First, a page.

Duke study finds exercise helps with treating breast cancer
Posted April 2, 2015
Durham, N.C. — After a double mastectomy, intensive chemotherapy and radiation to treat breast cancer in 2012, doctors advised Kerry Holbrook to exercise as much as possible.
“I kept it up and it made me feel better and it definitely improved my mood,” the 51-year-old said.
A Duke University study recently published in the Journal of the National Cancer Institute used mice to find that exercise doubles blood flow and oxygen to tumors, which Dr. Mark Dewhirst, a Duke cancer researcher, says is a good thing.
Blood vessel growth in tumors is immature and jumbled, which limits oxygen and shields the tumor from treatments, Dewhirst said. Exercises encourages more mature vessel growth and increases oxygen, he said.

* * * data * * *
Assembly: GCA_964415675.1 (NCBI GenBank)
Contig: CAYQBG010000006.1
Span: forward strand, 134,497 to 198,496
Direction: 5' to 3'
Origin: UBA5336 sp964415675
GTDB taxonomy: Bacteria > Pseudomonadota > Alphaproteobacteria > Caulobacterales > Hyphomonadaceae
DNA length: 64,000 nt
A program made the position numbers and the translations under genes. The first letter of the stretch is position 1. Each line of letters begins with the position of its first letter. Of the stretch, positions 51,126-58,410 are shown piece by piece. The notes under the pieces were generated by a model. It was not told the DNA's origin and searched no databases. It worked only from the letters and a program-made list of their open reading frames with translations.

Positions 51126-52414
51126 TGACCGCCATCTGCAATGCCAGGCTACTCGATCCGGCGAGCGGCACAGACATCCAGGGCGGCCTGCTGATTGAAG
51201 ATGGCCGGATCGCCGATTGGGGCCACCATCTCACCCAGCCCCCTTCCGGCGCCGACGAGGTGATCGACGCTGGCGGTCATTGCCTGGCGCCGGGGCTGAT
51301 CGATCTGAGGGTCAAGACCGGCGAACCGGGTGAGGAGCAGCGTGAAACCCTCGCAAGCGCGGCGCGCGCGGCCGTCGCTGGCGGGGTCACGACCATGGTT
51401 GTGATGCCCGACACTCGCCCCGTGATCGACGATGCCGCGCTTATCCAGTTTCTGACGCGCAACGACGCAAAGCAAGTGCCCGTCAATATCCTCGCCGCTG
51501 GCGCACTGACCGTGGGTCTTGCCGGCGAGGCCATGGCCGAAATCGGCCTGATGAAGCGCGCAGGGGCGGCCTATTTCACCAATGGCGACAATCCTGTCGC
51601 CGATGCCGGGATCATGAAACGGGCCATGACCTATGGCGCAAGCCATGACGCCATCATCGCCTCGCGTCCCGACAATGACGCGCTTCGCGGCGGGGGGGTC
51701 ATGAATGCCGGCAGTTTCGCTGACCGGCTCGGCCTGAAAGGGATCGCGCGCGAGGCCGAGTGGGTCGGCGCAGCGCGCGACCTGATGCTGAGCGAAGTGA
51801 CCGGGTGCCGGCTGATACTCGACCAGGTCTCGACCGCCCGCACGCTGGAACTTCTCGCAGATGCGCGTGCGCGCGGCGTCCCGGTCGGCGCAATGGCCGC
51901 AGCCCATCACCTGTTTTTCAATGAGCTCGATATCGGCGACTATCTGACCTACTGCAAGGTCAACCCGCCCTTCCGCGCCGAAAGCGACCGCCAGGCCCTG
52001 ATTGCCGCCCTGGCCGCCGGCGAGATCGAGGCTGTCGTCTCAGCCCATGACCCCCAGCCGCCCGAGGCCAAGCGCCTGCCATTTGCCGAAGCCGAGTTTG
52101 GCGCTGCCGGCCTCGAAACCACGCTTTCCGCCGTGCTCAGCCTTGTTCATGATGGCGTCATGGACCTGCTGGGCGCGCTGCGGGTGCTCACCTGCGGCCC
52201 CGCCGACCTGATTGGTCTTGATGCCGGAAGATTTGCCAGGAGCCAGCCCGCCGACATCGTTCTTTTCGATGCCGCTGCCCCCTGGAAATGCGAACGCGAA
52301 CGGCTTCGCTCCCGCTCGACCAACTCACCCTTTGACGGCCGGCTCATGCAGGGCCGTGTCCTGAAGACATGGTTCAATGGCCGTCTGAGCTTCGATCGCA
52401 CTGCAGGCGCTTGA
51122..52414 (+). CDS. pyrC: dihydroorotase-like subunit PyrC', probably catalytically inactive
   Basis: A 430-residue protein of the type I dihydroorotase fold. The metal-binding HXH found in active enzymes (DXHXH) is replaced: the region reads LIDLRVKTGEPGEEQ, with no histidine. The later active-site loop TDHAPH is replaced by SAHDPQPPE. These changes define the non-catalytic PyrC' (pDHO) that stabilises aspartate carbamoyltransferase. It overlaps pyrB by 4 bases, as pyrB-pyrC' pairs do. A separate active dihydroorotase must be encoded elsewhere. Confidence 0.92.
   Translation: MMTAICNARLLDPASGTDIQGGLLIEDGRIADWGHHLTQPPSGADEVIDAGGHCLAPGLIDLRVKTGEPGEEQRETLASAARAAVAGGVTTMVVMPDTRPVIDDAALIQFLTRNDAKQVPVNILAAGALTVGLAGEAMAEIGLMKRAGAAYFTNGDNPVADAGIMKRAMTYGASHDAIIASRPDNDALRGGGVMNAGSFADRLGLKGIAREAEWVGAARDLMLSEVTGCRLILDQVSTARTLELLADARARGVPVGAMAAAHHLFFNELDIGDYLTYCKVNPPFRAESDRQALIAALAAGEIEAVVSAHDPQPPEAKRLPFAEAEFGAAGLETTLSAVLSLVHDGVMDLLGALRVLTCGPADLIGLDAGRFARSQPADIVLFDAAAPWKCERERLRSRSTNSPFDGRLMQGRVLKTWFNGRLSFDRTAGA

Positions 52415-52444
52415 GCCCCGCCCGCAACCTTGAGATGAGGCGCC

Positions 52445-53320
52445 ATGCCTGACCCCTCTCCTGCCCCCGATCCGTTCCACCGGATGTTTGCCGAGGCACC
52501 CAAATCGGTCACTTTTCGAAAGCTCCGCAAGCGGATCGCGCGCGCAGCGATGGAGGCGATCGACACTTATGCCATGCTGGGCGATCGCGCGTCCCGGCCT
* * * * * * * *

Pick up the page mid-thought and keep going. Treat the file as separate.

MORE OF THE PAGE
“It sounds counterintuitive, like why would you want to increase blood vessel growth and oxygen delivery, but it makes the treatments that we give such as chemotherapy and radiation more effective,” Dewhirst said.
Exercise is as effective as chemotherapy drugs, but when combined, both are most effective, said Dewhirst, who recommends 75 minutes of intense exercise and 150 minutes of less intensive exercise per week.
Preventing a cancer reoccurrence has motived Holbrook to exercise regularly.
“The more you exercise you exercise, the less chance of recurrence that you have, and the more weight you lose, the less chance of recurrence you have,” she said.
Duke is now moving forward with human studies on exercise and breast cancer tumors.